Welcome to The Ministry Lab's curated list of resources to help caregivers and parents engage children in conversations around grief and trauma. Here you'll find:
See also our Contemplative & Mental Health Practices for Children & Youth and/or Hope & Resilience guides for developing self-awareness and tools for navigating distress, anxiety, and trauma.
If you don't find a resource to fit your need, don't hesitate to consult with The Ministry Lab's director, Rev. Emily Meyer, who is happy to assist you.
shares Helping Children Cope after a Traumatic Event: A Recovery Guide for Parents, Teachers and Community Leaders - comprehensive guidance for helping children of any age; signs of trauma; and age-by-age how-tos.
Author Traci Smith offers two free practices to share with children and families in response to Traumatic Current Events
offers “stories and advice on raising kind, caring and resilient children”, which includes tips on “how to talk honestly with children about racism”, book recommendations about race and diversity and questions to discover your child’s thoughts, and how to talk to your kids about coronavirus and How You and Your Kids Can De-Stress During Coronavirus. Many resources are broken into specific age brackets and include links to PBS videos that support the conversation.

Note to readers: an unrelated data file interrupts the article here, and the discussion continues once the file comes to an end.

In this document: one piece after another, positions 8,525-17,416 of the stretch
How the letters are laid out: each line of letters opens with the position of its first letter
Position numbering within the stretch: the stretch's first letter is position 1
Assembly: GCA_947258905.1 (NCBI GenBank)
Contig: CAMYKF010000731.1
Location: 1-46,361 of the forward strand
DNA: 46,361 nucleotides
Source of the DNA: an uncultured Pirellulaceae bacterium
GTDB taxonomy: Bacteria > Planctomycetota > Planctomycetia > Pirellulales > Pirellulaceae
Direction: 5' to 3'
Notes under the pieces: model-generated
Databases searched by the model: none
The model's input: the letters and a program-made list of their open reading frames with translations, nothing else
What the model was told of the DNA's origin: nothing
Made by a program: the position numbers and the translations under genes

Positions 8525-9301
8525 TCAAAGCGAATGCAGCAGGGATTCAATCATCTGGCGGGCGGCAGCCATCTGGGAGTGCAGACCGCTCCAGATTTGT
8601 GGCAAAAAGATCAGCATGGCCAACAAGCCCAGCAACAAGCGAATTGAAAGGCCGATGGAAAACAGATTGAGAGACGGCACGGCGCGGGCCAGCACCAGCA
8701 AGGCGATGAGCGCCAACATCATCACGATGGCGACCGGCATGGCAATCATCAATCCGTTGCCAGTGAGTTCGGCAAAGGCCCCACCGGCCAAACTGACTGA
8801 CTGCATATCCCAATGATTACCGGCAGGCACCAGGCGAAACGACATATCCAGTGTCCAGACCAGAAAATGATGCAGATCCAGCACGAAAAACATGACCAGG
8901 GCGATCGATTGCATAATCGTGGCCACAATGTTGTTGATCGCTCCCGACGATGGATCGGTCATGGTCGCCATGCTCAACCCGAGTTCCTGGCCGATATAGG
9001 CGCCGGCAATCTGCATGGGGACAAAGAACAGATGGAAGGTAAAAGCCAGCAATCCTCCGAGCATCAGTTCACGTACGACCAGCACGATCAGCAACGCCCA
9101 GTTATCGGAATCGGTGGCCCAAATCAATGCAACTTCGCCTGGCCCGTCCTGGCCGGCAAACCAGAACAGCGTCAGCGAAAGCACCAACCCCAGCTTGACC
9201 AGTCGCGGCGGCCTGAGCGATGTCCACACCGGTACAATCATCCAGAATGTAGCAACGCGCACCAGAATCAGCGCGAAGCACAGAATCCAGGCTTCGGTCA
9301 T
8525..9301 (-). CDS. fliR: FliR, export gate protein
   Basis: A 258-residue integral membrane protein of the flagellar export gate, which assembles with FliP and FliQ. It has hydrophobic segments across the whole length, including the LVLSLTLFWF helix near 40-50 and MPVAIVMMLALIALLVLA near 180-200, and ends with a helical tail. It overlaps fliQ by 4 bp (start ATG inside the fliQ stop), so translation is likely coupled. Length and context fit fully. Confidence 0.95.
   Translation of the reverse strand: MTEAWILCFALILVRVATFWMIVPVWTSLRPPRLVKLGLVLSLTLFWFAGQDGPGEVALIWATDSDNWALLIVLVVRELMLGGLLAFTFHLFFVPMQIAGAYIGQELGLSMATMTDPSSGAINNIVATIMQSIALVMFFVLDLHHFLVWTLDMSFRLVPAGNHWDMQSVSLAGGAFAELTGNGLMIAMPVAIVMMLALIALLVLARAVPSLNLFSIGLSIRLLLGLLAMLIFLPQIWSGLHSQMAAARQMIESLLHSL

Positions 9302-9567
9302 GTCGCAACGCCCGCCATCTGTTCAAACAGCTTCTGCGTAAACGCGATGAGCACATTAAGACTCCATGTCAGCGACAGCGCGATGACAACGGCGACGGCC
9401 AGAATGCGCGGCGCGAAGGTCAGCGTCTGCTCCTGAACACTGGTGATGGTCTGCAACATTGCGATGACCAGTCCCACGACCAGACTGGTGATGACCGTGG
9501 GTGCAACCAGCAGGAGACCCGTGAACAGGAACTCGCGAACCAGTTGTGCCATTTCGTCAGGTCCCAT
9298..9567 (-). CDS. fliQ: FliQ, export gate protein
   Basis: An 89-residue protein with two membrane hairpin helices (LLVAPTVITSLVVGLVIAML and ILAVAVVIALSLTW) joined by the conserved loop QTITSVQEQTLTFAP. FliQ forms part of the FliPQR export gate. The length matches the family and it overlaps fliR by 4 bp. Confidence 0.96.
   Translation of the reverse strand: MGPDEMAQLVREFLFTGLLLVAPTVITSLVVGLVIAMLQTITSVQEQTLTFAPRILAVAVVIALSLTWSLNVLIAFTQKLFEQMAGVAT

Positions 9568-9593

provides links to resources and intervention sites, along with tips for working with children, teens and families, an entire page of Resources in the Wake of Community Trauma and Beyond, and includes Trauma Resources for Children and Families; contact info for their Mobile Crisis Mental Health Services may be helpful for some families to have on hand.
The National Child Traumatic Stress Network offers webinars and articles that connect with current events, including numerous tips and data for parents and caregivers.
The following self-tests for PTSD and Childhood Trauma can be used to assess parents’ level of stress and/or used to gauge children’s experiences of trauma:
Social Work License Map offers 60 Digital Resources for Mental Health. The extensive list is catalogued both by population/group:
shares several resources about well-being in Covid-19 times, including this list geared toward caring for Youth.
The PACER Center (pacer.org, 952-838-9000) is Minnesota’s primary parent resource for navigating the IEP and 504 process. They provide resources and staff to advise parents and professionals regarding their needs. Rev. Stephanie Friant, a member of the Disability Concerns Ministry and volunteer PACER Parent Leader, is trained and available to review IEPs with parents/guardians, assist with IEP meetings, and answer questions from church staff or contacts (815-592-3207, stephanieHfriant@gmail.com).